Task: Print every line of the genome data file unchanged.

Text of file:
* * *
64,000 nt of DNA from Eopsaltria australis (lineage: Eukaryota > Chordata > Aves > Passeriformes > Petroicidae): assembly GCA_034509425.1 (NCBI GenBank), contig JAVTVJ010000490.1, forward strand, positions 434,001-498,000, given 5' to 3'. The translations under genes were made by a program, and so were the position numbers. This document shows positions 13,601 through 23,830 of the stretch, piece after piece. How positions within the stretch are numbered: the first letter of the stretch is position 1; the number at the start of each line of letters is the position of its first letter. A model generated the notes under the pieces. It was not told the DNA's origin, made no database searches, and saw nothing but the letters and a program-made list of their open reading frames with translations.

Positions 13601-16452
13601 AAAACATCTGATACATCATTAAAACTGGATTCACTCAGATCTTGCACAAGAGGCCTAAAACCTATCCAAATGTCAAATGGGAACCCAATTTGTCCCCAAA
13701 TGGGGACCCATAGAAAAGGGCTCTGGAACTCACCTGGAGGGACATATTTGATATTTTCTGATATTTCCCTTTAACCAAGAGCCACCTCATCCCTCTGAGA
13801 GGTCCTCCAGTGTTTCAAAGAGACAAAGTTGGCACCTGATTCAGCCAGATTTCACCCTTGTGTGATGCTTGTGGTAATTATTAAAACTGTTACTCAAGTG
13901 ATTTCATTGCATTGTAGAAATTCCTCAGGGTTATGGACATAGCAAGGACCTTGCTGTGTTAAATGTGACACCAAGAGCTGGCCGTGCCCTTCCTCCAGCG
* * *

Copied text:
64,000 nt of DNA from Eopsaltria australis (lineage: Eukaryota > Chordata > Aves > Passeriformes > Petroicidae): assembly GCA_034509425.1 (NCBI GenBank), contig JAVTVJ010000490.1, forward strand, positions 434,001-498,000, given 5' to 3'. The translations under genes were made by a program, and so were the position numbers. This document shows positions 13,601 through 23,830 of the stretch, piece after piece. How positions within the stretch are numbered: the first letter of the stretch is position 1; the number at the start of each line of letters is the position of its first letter. A model generated the notes under the pieces. It was not told the DNA's origin, made no database searches, and saw nothing but the letters and a program-made list of their open reading frames with translations.

Positions 13601-16452
13601 AAAACATCTGATACATCATTAAAACTGGATTCACTCAGATCTTGCACAAGAGGCCTAAAACCTATCCAAATGTCAAATGGGAACCCAATTTGTCCCCAAA
13701 TGGGGACCCATAGAAAAGGGCTCTGGAACTCACCTGGAGGGACATATTTGATATTTTCTGATATTTCCCTTTAACCAAGAGCCACCTCATCCCTCTGAGA
13801 GGTCCTCCAGTGTTTCAAAGAGACAAAGTTGGCACCTGATTCAGCCAGATTTCACCCTTGTGTGATGCTTGTGGTAATTATTAAAACTGTTACTCAAGTG
13901 ATTTCATTGCATTGTAGAAATTCCTCAGGGTTATGGACATAGCAAGGACCTTGCTGTGTTAAATGTGACACCAAGAGCTGGCCGTGCCCTTCCTCCAGCG